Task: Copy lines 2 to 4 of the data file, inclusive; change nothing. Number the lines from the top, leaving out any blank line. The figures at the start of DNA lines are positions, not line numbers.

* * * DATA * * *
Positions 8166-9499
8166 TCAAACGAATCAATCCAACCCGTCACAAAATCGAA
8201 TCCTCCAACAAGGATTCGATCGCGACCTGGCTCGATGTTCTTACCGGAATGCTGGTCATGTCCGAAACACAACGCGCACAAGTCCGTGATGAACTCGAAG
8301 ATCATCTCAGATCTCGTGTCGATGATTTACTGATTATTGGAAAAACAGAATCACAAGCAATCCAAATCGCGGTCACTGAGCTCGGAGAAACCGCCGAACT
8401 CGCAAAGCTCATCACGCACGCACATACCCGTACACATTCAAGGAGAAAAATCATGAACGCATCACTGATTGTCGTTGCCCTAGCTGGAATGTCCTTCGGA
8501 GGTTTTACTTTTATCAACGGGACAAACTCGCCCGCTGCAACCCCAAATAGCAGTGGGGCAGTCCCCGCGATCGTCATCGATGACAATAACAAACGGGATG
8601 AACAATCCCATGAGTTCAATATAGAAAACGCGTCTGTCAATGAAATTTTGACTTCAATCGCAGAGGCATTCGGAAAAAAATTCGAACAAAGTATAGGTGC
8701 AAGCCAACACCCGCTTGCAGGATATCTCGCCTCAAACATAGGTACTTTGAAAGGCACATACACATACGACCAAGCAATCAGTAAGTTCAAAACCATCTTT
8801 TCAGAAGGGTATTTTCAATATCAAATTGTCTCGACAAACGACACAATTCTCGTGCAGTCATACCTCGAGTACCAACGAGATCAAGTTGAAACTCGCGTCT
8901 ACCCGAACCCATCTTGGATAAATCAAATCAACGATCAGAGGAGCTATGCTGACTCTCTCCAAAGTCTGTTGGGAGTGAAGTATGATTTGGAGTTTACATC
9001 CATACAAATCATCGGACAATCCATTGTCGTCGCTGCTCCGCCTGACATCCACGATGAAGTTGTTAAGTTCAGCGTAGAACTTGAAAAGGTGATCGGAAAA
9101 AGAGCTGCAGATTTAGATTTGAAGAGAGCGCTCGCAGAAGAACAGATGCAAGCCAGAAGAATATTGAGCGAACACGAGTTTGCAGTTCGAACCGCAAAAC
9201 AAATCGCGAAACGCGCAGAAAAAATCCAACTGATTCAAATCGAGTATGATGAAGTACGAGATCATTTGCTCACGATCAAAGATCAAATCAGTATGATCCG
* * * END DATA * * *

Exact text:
8166 TCAAACGAATCAATCCAACCCGTCACAAAATCGAA
8201 TCCTCCAACAAGGATTCGATCGCGACCTGGCTCGATGTTCTTACCGGAATGCTGGTCATGTCCGAAACACAACGCGCACAAGTCCGTGATGAACTCGAAG
8301 ATCATCTCAGATCTCGTGTCGATGATTTACTGATTATTGGAAAAACAGAATCACAAGCAATCCAAATCGCGGTCACTGAGCTCGGAGAAACCGCCGAACT